Once upon a time, some crazy friends of mine in South Africa decided to take a road trip. As in, a roooaaad trip. Two couples packed up a Land Rover and a Land Cruiser and trekked overland for nearly six months, crossing borders all the way from Cape Town to Kenya and back again.
During their journey through the African continent, they visited several missionaries – some friends, and others they had never met before. Through these visits, they were convicted by the need that exists amongst those serving the Lord, often in relation to lack of resources and funding.
The main question in their minds as they traveled was, “Why should we live with so much, when those we want to serve on the ground and on the front line must struggle with so little?”
They began to think, “If only we, those of us blessed with jobs and money, could spend our resources differently, with a constant thought for the Gospel and the needs of God’s people, we could potentially free up so much that could be used for the eternal good.”
So they started to talk about how they could tweak their own lifestyles to better advance the gospel in the trenches of on-the-ground missions – and this is what they came up with:
"A group of us would go out every Friday night for dinner at a local restaurant. Nothing flashy, just some good food and time together. When we started questioning how we could spend our money differently to raise funds for missionary work, we agreed that instead of going out for dinner every Friday night, we could maybe go out one Friday a month, and then go to someone’s house for egg on toast on the other Friday nights.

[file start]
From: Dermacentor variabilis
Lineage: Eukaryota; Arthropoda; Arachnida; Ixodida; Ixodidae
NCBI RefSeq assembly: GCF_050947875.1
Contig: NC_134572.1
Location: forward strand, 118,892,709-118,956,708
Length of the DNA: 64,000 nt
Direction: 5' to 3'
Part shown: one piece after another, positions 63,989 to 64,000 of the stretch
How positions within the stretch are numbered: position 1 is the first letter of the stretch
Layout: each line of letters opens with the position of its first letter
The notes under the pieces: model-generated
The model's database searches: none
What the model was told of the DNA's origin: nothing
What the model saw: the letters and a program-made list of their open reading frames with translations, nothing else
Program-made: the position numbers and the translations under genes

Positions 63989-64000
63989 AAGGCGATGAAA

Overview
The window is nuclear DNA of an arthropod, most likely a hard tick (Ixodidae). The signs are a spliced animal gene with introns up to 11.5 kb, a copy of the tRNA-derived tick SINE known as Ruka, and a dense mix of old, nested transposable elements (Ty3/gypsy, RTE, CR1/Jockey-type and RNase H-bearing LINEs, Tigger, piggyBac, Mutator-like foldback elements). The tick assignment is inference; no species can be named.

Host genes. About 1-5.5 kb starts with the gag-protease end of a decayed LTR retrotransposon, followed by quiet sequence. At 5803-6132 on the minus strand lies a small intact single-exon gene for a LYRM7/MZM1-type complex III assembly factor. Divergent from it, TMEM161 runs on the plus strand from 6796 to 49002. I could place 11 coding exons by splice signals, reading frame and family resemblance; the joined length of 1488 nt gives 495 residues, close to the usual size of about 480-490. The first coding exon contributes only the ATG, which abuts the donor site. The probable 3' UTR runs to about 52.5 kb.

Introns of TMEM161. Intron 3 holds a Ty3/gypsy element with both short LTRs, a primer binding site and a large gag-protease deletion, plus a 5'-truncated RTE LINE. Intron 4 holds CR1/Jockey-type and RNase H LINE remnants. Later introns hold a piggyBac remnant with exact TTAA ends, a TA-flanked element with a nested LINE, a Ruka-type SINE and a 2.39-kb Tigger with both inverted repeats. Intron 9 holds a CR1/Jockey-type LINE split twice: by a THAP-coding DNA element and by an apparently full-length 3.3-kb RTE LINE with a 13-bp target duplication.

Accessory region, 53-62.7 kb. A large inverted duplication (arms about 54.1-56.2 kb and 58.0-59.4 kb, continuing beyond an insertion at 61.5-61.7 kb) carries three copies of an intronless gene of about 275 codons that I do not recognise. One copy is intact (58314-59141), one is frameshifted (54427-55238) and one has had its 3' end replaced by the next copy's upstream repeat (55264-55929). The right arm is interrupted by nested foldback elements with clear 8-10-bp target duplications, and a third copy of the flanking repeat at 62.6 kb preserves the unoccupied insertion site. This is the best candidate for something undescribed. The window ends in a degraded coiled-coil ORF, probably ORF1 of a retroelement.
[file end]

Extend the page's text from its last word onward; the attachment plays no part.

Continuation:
Thus, without changing much, and without spending more money, we could save money for God’s kingdom. This small sacrifice is a reflection of our commitment to Christ, and to those out in the mission field in need of our support. The idea is not to spend more money, but simply to spend our money differently. So nothing really changed – Fridays remained non-flashy, food was still good (sometimes better), and we still spent time together. The upside, though, was that we now had money to give back to God.”
They pitched the idea to more friends, and thus birthed the Egg on Toast Fund – a fund where people contribute the cash they have ‘saved’ through lifestyle changes, and the money is divided to support designated missionaries each month. In its first year of existence, the Egg on Toast fund supported four missionary families – in Kenya, Rwanda, Uganda and Cape Town – on a monthly basis.
The challenge to live differently in order to give more has taken shape in various forms for the different people involved.
Besides having egg on toast with friends, here are some more lifestyle ideas generated and put into practice by those participating in the Egg on Toast fund:
- Riding a bicycle or running to work and using the money saved on gas to put into the fund
- Inviting a friend over for coffee instead of going out for coffee
- Using secondhand car parts instead of new parts
What simple changes could you make in your own life to have more money available to give to the Lord and His purposes?
- What if you sold one of your vehicles? The monthly car insurance payment on your second or third family car could become a regular contribution to support missionaries.
- What if you downsized your SUV for a more economic car that guzzles less gas? You could use the money saved on fuel to give away to those in need.
- What if you cut your cable service, and took out free DVD’s from the library instead?
- What if you canceled your landline service at home, or downgraded your cell phone plan?